I only want FOUR things for my kids

You know that moment when you hold your new baby and you just want all the goodness and happiness in the world for that baby?

You want them to never have pain. Never experience heart-ache. Never have a single person say a negative thing to them.

Of course you realize in the back of your head that those wishes aren't realistic (or probably healthy), but you cannot imagine HOW anyone would ever want to hurt this little soul.

And then they poop all over you, scream when they are hungry, cry and arch their back when they are tired, and eventually talk back to you! YOU! The one who gave them life and survival and once wished nothing bad to ever come to them.

Welp. That is when you realize life isn't roses for anyone. And good thing, too. This kid needs some doses of reality.

I've been at this human-raising gig for almost 16 years (!!) and while I am still a newbie to many, I have concluded that there are only FOUR things I really want for my kids to have by the time they leave this nest we call home and venture out as adults in the world.

1: WORK!

I want my kids to know how to work. To clean their rooms, sure, but also clean parts of the house that they didn't mess up. And mow the lawns. And weed. So many weeds to weed. I want my kids to know how to study, learn, take responsibility for grades and projects. I hope my kids learn that earning money isn't easy. Spending it is a breeze, but someone has to make it and that is some tough work at times.

I hope my kids work hard at something and can look at it and be proud. They can see how nice the yard looks after they spent an hour (or two) weeding it and feel satisfaction. I also hope my kids experience how sometimes you can work really hard and not see any results or get a bad grade, regardless if you put in the work. Because that is real life.


Every school year we come up with a family theme to help our children have success and family camaraderie. As I look back on the last six years, almost all of them have to do with being kind and treating others with respect. Whether we like it or not, our children are learning A LOT about judgement and divisiveness, whether it is about politics, others' beliefs, or the social ladder of their peers. We hear about bullying and cyber-bullying and abuse. Facebook is full of "Look at what this group who I disagree with is doing--SO HORRIBLE!" and US vs THEM. I get dizzy thinking about all of the examples I could use for hurt in the world.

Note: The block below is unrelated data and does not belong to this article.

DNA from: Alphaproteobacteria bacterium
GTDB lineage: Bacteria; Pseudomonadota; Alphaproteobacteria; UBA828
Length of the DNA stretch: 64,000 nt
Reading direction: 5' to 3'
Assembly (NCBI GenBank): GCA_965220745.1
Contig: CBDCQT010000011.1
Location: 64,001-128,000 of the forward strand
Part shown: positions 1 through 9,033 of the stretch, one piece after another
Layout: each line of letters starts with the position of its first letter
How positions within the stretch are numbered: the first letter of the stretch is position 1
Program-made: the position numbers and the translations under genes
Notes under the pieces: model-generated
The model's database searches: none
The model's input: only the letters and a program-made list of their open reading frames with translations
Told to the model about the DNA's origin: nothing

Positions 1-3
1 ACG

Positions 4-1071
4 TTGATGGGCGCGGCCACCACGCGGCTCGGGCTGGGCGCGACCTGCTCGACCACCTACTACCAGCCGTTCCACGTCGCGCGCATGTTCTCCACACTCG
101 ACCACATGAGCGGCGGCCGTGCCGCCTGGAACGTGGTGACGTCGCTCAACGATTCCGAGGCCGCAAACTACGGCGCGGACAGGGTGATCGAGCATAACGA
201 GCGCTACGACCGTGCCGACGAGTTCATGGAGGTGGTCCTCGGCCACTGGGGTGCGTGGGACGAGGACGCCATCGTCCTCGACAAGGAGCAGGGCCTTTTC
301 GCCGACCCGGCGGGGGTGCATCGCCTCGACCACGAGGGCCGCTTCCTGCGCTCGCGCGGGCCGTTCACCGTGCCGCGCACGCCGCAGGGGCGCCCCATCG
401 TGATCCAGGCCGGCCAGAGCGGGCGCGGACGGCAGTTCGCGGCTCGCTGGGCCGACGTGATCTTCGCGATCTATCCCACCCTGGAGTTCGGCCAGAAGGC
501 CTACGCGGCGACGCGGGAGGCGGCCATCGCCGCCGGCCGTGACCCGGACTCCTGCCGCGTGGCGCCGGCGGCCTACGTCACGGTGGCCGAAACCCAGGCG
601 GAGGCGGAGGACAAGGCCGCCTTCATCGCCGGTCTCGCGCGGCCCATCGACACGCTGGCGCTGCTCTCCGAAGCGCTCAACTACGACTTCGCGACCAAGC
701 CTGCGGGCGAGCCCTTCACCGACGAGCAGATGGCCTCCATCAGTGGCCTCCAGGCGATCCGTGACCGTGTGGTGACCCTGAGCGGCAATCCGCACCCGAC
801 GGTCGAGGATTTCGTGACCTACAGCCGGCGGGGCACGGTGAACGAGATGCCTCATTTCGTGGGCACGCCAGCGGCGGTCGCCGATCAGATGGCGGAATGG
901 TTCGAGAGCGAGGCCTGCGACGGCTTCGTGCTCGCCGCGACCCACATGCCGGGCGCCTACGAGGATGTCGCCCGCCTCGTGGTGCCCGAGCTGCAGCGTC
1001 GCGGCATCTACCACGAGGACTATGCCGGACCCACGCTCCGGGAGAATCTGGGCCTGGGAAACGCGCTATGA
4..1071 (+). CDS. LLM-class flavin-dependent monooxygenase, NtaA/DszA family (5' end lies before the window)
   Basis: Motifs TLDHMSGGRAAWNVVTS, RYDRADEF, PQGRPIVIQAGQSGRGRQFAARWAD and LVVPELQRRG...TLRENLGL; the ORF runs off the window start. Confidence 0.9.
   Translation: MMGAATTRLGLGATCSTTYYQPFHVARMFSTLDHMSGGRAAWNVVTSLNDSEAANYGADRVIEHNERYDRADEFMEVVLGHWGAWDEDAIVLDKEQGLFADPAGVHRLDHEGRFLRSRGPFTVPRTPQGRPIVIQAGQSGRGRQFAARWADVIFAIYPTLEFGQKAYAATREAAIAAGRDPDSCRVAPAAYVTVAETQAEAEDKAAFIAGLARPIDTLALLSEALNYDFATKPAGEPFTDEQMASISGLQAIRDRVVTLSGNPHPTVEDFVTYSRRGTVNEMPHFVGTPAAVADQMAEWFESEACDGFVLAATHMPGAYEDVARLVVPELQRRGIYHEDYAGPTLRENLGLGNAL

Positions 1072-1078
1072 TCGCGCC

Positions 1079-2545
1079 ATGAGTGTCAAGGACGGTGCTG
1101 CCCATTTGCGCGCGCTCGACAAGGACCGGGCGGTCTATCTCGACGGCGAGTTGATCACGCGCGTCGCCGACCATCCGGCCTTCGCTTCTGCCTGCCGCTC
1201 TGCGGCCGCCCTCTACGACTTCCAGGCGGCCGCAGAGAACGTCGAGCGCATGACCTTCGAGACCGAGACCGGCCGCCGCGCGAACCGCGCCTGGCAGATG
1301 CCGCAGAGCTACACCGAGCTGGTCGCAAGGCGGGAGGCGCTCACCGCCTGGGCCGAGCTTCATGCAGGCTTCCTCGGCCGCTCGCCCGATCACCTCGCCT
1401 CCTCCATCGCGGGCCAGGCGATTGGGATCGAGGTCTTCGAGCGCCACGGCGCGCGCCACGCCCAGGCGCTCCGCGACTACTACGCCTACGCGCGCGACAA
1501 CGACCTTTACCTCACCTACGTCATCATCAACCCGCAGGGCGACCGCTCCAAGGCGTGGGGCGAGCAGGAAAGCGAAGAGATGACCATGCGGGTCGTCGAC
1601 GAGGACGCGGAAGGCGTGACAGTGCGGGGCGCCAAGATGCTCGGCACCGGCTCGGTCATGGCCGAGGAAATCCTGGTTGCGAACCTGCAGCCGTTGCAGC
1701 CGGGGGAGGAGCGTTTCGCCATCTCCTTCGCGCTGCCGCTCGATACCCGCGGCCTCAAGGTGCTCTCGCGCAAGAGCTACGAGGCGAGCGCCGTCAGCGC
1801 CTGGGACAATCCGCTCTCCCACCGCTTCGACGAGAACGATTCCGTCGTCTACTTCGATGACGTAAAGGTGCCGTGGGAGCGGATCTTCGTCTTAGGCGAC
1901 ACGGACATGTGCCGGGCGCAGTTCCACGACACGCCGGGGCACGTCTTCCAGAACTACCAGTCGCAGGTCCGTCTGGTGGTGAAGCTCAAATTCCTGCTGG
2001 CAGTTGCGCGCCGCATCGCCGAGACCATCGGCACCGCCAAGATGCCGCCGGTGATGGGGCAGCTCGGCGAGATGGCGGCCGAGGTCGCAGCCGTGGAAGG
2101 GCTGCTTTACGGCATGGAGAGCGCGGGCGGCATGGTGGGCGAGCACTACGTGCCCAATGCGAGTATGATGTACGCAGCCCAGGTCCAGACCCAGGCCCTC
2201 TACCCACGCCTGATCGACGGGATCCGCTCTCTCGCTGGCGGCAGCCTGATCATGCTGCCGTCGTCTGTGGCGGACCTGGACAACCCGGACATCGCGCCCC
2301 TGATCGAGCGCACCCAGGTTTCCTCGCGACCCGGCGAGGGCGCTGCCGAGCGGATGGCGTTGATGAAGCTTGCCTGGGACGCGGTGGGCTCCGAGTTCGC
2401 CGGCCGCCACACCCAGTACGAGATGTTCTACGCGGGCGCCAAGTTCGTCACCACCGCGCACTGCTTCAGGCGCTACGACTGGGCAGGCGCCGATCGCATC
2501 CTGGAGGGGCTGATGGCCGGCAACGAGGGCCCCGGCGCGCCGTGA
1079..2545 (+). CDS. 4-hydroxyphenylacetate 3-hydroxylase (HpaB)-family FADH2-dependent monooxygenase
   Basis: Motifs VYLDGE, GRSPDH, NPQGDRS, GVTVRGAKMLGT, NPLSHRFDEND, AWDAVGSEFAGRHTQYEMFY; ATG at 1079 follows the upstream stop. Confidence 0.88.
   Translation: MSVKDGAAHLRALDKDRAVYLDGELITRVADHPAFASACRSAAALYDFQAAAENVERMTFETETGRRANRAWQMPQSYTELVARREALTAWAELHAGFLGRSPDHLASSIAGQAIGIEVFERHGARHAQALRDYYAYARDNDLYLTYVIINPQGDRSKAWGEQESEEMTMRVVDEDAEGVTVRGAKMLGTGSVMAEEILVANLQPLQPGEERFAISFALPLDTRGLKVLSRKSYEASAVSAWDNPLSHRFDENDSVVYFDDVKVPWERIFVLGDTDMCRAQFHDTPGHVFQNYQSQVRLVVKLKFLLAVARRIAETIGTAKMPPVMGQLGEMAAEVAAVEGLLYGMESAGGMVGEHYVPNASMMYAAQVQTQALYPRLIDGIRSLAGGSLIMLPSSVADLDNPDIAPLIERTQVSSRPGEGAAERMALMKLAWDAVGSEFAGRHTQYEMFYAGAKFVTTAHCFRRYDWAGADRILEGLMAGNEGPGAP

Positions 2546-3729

If I could wish for anything for my kids, I wish for them to be kind. To be slow to react in anger or excuse and quick to help. I hope my children are thoughtful humans who see when someone is alone or hurting and choose to be someone who responds. To understand that almost everyone is different than they are, and that is not something to fear or shun.

One of our family sayings (that result in many eyerolls) is "you can't control anyone but yourself." Even if you are kind, others will not be. People will judge and hate you. Oh freaking well. Let that be their problem. Be kind, anyway.


All good things come from gratitude. If you are grateful for your body, you won't treat it like a garbage can OR hate that it doesn't look like someone else's body. If you are grateful for your friends, you won't want to gossip about them. If you are truly grateful, you find the positive instead of being someone who complains. There are always negatives AND positives.

Many people claim that because they see the negatives, they are realists. Which may be the case. I know there are plenty of realities and negatives. They're as obvious as the sun at noonday. It's much trickier to find the positives. To be grateful for the day, even when it is filled with pain and suffering. To realize that you're going to be sick, have pain, experience frustration and failure, but hey, you also have X, Y, and Z and those are some pretty great things in life, too.


I realize that my children may not believe in the same God I believe in. That their spiritual path may take them somewhere else completely. What I wish for them is that they believe in SOMETHING more than themselves. More than this piece of rock spinning in space. That there is MORE to life than what they see and do.

I want my kids to have faith in more. Because I believe that people who have faith in something more than themselves are people with purpose. Purpose drives you to do the right things, even if there is nobody who will see it. Even if you aren't getting credit. Doing more because you believe that there is more to life than work and pleasure. People with faith look outside of their world and help lift others. Whether that is because of a belief in God, gods, or the Universe, I hope my kids have faith.


What you will notice is that I don't say success, ivy league education, marriage, children, money, health, athletics, or anything else. Many of those things are out of their control, anyway. And they don't guarantee a happy life or responsibility for creating a good one.

And that's really it. You can't guarantee much in this life. But just like I tell my kids "you can't control anyone but yourself" even then you can only control your actions and your responses TODAY. Nothing is promised. But I hope that if my kids grow into adults who WORK, are KIND, GRATEFUL, and have FAITH, that they will be happy. And that people around them will be happier because of the humans I call children.

Who knows? Here's to hoping.

What do you wish for your children?